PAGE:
BAGHDAD, Iraq -- U.N. arms inspectors returned to Iraq after a four-year hiatus Monday, calling on President Saddam Hussein's government to cooperate with their search for weapons of mass destruction in the interest of peace. But Washington said it already sees likely violations.
Chief U.N. inspector Hans Blix and about 30 inspectors flew into the Iraqi capital aboard a white cargo plane emblazoned with the black letters "U.N." as allied warplanes bombed Iraqi air defense systems in the northern no-fly zone. The U.S. military said the jets were fired on during routine patrols.
'Appears to be a violation'
At the White House, spokesman Scott McClellan said Monday the Iraqi anti-aircraft fire "appears to be a violation" of the U.N. resolution that sent the inspectors back to Iraq.
It was unclear whether other countries on the Security Council would consider incidents in the no-fly zone serious enough to merit a response, because the council never explicitly authorized the patrols. Iraq considers such patrols a violation of its sovereignty and frequently shoots at them. Defense Secretary Donald H. Rumsfeld, traveling in Chile, said the United States is waiting for a pattern of Iraqi misdeeds before going back to the council.
The return of the inspectors is widely seen as Saddam's last chance to avoid a devastating war with the United States. President Bush has warned Saddam that failure to cooperate with the inspectors will bring on an American attack and that Washington will pursue a policy of "zero tolerance" toward Iraqi infractions.
Will work, but will fight
Saddam's deputy, Izzat Ibrahim, told the official Iraqi News Agency that Iraq will work with inspectors to protect its people from America but will fight "if war is imposed on us."
Eventually more than 220 inspectors from 49 countries will be deployed, although how many at any one time would vary depending on what is required. At least 30 inspectors are American, the largest nationality represented, and at least are five women. At least six of the group are Arabs, and Mohamed ElBaradei, who oversees the International Atomic Energy Agency, is Egyptian.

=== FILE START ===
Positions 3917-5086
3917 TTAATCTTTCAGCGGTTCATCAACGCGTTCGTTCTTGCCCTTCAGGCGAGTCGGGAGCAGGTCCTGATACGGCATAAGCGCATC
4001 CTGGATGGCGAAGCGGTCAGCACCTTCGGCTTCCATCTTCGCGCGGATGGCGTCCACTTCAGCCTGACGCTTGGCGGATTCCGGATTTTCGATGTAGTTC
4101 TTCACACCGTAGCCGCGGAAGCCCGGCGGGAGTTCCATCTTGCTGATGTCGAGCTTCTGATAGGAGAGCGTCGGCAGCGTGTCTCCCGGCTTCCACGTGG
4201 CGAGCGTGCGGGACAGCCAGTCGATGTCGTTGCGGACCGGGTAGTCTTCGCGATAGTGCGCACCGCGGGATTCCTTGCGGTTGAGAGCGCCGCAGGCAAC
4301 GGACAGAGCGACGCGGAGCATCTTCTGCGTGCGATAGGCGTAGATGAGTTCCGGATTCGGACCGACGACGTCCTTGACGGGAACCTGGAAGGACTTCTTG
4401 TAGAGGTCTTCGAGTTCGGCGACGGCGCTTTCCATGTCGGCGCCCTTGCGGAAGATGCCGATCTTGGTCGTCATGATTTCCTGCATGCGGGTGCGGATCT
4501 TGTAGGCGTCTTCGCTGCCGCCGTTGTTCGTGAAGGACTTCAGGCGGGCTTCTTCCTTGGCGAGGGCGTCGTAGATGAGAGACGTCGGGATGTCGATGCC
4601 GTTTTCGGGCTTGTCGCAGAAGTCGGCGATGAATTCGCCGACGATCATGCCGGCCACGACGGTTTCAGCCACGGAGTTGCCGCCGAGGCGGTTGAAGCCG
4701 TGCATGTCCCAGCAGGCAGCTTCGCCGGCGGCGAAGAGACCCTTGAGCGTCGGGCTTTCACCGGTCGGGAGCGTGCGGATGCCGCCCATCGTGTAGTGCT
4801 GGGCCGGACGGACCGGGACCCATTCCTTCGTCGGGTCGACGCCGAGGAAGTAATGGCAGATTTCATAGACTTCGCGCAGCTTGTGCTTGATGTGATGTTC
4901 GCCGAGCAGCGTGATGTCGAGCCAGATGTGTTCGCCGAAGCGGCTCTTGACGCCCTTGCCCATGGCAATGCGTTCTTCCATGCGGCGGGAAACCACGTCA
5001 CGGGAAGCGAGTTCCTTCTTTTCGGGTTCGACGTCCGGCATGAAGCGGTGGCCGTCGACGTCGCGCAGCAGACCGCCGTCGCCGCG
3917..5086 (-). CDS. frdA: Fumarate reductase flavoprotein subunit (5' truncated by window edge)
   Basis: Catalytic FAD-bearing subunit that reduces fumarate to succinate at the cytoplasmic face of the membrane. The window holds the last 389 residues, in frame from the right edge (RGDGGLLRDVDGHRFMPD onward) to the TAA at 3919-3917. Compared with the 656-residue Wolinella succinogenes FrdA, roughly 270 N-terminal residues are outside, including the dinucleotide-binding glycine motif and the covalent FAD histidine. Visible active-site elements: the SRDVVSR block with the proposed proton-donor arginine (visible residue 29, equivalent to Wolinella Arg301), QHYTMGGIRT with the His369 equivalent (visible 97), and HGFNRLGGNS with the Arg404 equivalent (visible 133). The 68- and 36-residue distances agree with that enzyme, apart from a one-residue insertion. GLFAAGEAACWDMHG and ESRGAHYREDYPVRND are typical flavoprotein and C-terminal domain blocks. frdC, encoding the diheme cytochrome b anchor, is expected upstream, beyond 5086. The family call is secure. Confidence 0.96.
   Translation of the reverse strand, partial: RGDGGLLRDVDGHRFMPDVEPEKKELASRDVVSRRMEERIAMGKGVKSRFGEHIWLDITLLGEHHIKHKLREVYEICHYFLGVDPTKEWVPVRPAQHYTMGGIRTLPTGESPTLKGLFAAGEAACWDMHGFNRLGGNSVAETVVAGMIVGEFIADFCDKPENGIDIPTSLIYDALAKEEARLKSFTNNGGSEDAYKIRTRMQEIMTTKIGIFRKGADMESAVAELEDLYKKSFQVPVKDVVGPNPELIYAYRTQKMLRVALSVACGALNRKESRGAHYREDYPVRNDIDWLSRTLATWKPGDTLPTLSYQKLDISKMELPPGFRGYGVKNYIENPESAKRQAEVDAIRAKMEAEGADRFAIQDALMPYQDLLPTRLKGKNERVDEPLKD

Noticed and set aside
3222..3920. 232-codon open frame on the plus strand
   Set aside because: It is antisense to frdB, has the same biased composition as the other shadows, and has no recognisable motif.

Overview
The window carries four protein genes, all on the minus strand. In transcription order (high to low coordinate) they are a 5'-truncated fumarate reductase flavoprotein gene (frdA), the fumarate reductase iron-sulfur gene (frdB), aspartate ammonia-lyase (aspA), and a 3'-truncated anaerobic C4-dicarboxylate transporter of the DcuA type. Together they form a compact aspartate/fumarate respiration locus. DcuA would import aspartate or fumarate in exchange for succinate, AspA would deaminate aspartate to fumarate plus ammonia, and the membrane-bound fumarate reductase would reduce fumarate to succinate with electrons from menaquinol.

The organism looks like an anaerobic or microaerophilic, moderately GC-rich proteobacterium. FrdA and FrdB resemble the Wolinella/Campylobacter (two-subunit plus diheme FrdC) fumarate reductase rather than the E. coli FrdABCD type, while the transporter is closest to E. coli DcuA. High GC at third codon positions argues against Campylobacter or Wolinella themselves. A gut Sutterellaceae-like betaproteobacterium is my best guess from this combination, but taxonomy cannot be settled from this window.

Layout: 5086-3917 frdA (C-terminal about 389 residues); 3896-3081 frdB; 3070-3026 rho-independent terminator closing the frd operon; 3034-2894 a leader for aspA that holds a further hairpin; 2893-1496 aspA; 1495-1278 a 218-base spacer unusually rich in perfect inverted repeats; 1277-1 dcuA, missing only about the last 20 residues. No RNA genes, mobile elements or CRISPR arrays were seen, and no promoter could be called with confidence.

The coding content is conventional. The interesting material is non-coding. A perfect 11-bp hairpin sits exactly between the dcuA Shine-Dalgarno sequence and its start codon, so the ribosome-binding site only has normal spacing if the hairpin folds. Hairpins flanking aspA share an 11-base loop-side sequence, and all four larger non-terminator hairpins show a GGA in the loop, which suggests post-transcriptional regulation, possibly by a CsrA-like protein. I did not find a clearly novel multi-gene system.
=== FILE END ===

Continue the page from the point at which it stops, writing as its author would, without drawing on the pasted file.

ElBaradei and Blix, a Swede, sat down Monday night for a first official meeting with Gen. Hossam Mohammed Amin, who acted as an Iraqi liaison for past inspectors, and Iraqi presidential adviser Amir al-Saadi.
After the two-hour meeting, ElBaradei said the two sides had begun to discuss arrangements for the inspections and would continue Tuesday. "I think we are making progress," he said.
But the long history of confrontation between the Iraqis and previous U.N. inspectors -- especially over sensitive sites such as presidential palaces, mosques and military bases -- cast doubt on how smoothly the two sides will be able to cooperate this time.
Controversy swirled around Blix's mission from the moment he and his team landed at Saddam International Airport.
At a chaotic airport press conference, Iraqi and other Arab reporters demanded to know whether the inspectors expected friction with the United States and whether they would accept intelligence information from Washington. The inspectors said they did not expect trouble from the Americans and welcomed information from all over the world.
A front-page editorial in the ruling Baath Party newspaper Al-Thawra called the previous U.N. inspection program "an American organization to spy on Iraq," and said it hoped the new team would avoid that trap.
"The situation is tense at the moment, but there is a new opportunity and we are here to provide inspection that is credible," Blix said. "Inspection that is credible is the only thing that is in the interest of Iraq and in the interest of the world, and we will try to do so."
He said inspections could begin as early as Nov. 27. Blix then must report to the Security Council within 60 days about his progress.
"Total cooperation from Iraq is important to us," ElBaradei said. "We hope this is going to be the case." He promised that the inspections would be impartial and in-depth.
Under the new U.N. resolution, inspectors have the right to go anywhere and talk to anybody they want to determine whether Iraq still maintains banned weapons. In the past, weapons inspectors had to give advance notice of visits to sensitive sites including eight vast presidential palace complexes, losing the effect of surprise inspections.